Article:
Gross Margin

Our gross margin will vary due to product mix, pricing, cost of materials, and product transition. We currently anticipate gross margin to decrease in the near term primarily as a result of our growth strategy.

Operating Expenses

We expect operating expenses to remain relatively flat in absolute dollars in the near term and to increase over time to support growth.

Results of Operations

Revenue

The following table presents our revenue for the periods indicated and related changes as compared to the prior periods (dollars in thousands):

Three Months Ended September 30, Change in 2012 2013 $ % Revenue $ 118,115 $ 86,293 $ (31,822 ) (27 )%

Revenue decreased $31.8 million from the three months ended September 30, 2012 compared to the three months ended September 30, 2013 primarily due to the decrease in the overall volume of our products shipped.

Customers that accounted for 10% or more of our revenue represented 70% and 57% of revenue for the three months ended September 30, 2012 and 2013, respectively. Revenue from the 10 largest customers, including the applicable OEMs, for the periods presented was 91% and 77% of revenue for the three months ended September 30, 2012 and 2013, respectively. Revenue recognized from sales with a ship-to location outside of the United States was 38% and 40% of revenue for the three months ended September 30, 2012 and 2013, respectively.

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Cost of Revenue and Gross Margin

The following table presents our cost of revenue, gross profit, and gross margin
for the periods indicated and related changes as compared to the prior periods
(dollars in thousands):



                                Three Months Ended
                                   September 30,                Change in
                                2012           2013            $            %
            Cost of revenue   $  48,065      $ 36,540      $ (11,525 )      (24 )%
            Gross profit         70,050        49,753        (20,297 )      (29 )%
            Gross margin             59 %          58 %

Cost of revenue decreased $11.5 million and gross profit decreased $20.3 million from the three months ended September 30, 2012 compared to the three months ended September 30, 2013, primarily due to the decrease in the volume of our products shipped. Gross margin decreased period over period due to inventory adjustments primarily from excess and obsolete inventory and amortization of intangible assets acquired in fiscal 2013, partially offset by favorable product mix and material costs.

Operating Expenses

Sales and Marketing

The following table presents our sales and marketing expenses for the periods indicated and related changes as compared to the prior periods (dollars in thousands):

Three Months Ended September 30, Change in 2012 2013 $ % Sales and marketing $ 25,587 $ 34,798 $ 9,211 36 %

Sales and marketing expenses increased $9.2 million from the three months ended September 30, 2012 compared to the three months ended September 30, 2013, primarily due to an increase in sales and marketing personnel, as we hired additional employees to focus on acquiring new customers and expanding our business. This increase in headcount resulted in an $8.1 million increase in personnel-related costs, including a $1.9 million increase in sales commissions. The increase was also due to a $1.6 million increase in travel costs.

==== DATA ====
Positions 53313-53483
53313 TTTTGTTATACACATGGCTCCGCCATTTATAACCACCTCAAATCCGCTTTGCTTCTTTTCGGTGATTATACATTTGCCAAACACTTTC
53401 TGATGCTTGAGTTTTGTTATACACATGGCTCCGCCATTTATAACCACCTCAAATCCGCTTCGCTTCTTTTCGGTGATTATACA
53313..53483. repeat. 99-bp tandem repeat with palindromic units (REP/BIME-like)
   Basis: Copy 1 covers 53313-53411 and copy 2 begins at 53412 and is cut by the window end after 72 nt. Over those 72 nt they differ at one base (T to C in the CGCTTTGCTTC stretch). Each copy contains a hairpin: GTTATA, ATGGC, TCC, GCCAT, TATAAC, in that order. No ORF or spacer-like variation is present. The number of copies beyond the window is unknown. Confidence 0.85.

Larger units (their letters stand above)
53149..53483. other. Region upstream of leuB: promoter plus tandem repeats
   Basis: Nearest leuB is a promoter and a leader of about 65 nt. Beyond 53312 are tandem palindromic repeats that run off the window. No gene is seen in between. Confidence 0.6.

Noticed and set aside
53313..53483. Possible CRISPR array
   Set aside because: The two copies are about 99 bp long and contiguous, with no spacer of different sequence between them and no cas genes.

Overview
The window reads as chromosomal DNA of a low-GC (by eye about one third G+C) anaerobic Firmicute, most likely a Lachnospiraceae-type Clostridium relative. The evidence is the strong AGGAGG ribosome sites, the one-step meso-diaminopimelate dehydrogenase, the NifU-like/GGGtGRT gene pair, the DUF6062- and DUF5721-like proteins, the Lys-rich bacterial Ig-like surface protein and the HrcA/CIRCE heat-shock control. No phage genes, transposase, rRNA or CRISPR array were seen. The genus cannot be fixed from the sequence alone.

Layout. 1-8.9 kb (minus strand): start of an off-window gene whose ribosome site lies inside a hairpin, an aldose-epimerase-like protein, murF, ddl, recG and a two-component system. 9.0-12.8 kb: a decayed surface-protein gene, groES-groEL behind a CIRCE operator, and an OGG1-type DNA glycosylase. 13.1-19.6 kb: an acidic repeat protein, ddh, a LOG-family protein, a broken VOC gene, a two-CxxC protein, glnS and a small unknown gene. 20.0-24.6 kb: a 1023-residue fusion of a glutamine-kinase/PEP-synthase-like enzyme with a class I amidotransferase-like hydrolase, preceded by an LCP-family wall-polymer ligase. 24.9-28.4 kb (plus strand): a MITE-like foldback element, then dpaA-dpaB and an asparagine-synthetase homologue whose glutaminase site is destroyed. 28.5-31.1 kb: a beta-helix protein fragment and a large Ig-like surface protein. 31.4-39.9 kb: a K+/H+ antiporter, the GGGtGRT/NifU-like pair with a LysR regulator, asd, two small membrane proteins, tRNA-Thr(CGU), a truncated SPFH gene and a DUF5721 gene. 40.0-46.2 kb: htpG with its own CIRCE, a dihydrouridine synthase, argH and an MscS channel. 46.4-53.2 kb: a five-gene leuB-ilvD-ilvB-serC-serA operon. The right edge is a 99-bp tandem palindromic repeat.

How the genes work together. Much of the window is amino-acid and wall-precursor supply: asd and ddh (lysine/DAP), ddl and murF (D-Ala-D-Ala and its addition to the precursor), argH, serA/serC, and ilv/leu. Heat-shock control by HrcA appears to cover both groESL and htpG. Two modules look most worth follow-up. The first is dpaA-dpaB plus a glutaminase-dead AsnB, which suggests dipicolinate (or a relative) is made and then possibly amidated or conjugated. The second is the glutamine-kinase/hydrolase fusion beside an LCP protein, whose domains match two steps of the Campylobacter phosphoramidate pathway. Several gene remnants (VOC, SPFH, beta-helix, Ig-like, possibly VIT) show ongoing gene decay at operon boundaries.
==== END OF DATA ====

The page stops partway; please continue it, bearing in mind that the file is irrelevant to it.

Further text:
Research and Development

The following table presents our research and development expenses for the periods indicated and related changes as compared to the prior periods (dollars in thousands):

Three Months Ended September 30, Change in 2012 2013 $ % Research and development $ 22,173 $ 29,468 $ 7,295 33 %

Research and development expenses increased $7.3 million from the three months ended September 30, 2012 compared to the three months ended September 30, 2013, primarily due to an increase in research and development personnel, resulting in a $7.0 million increase in personnel-related costs.

General and Administrative

The following table presents our general and administrative expenses for the periods indicated and related changes as to the prior periods (dollars in thousands):

Three Months Ended September 30, Change in 2012 2013 $ % General and administrative $ 13,841 $ 13,291 $ (550 ) (4 )%

General and administrative expenses decreased $0.6 million from the three months ended September 30, 2012 compared to the three months ended September 30, 2013, primarily due to lower stock-based compensation expense offset by an increase in other personnel-related costs.

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Other Income (Expense), net

The following table presents our other income (expense), net for the periods indicated and related changes as compared to the prior periods (dollars in thousands):

Three Months Ended September 30, Change in 2012 2013 $ % Other income (expense), net $ 55 $ 170 $ 115 209 %

Other income (expense), net changed by $0.1 million from the three months ended September 30, 2012 compared to the three months ended September 30, 2013, primarily due to an increase in foreign currency exchange rate variances.

Income Tax Expense

The following table presents our income tax expense for the periods indicated and related changes as compared to the prior periods (dollars in thousands):